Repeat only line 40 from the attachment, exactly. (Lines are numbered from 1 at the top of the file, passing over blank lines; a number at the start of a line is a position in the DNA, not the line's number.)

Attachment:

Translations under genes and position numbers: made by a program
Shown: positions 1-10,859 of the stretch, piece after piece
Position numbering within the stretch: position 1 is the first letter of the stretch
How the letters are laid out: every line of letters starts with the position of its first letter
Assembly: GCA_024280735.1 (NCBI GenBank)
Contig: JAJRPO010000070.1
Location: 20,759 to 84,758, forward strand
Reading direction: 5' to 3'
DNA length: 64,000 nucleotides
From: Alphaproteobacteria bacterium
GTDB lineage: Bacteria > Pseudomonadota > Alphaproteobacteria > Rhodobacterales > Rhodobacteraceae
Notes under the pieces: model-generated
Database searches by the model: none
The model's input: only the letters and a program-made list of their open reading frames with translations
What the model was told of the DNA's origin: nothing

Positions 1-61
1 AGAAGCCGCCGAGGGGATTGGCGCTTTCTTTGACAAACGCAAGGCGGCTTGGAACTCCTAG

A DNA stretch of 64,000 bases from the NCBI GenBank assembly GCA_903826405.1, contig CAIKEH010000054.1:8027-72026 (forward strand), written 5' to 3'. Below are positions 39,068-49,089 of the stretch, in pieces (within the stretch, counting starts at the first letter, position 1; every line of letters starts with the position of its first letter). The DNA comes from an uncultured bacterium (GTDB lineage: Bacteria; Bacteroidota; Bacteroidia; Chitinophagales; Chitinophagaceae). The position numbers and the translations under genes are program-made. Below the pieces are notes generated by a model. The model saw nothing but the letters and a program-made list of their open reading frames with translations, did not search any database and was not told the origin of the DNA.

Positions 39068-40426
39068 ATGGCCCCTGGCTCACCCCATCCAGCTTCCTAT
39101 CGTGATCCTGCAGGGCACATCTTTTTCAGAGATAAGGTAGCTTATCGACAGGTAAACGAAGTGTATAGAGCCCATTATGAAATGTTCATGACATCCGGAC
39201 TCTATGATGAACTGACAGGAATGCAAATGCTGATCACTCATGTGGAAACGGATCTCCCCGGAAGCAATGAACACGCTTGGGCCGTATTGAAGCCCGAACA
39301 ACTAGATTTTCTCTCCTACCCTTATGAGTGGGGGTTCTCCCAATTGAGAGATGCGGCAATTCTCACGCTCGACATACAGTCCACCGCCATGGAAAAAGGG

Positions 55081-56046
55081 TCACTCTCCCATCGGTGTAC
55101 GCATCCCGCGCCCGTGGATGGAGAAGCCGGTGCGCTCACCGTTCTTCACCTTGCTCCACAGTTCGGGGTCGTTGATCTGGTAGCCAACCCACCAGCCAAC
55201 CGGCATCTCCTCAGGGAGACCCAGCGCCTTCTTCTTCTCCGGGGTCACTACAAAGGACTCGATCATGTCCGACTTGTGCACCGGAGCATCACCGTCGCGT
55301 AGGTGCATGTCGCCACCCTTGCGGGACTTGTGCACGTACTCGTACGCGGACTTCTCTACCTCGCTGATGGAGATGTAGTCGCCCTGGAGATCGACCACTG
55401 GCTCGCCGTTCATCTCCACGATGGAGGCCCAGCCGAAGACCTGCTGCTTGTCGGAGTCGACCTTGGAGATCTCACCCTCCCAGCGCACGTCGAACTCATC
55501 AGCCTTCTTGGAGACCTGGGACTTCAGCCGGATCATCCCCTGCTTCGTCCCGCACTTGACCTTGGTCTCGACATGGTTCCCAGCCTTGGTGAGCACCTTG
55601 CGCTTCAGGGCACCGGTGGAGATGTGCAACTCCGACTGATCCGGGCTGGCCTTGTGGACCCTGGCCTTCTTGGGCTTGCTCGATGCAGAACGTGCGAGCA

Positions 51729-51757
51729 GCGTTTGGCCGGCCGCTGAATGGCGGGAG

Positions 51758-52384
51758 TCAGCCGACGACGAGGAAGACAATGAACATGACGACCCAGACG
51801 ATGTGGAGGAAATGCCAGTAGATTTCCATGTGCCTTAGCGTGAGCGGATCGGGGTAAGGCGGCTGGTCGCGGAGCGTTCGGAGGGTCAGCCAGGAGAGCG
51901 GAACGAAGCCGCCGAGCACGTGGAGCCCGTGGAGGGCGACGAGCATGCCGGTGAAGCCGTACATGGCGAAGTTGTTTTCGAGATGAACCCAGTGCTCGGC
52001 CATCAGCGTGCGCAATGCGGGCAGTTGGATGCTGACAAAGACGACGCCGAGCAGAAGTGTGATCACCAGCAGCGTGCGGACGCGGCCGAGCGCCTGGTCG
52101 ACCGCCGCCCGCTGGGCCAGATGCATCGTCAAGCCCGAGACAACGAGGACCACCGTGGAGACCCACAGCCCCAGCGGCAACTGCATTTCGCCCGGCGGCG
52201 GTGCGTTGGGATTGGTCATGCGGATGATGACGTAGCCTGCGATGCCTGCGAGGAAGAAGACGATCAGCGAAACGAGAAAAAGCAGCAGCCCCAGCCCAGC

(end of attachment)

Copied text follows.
52201 GTGCGTTGGGATTGGTCATGCGGATGATGACGTAGCCTGCGATGCCTGCGAGGAAGAAGACGATCAGCGAAACGAGAAAAAGCAGCAGCCCCAGCCCAGC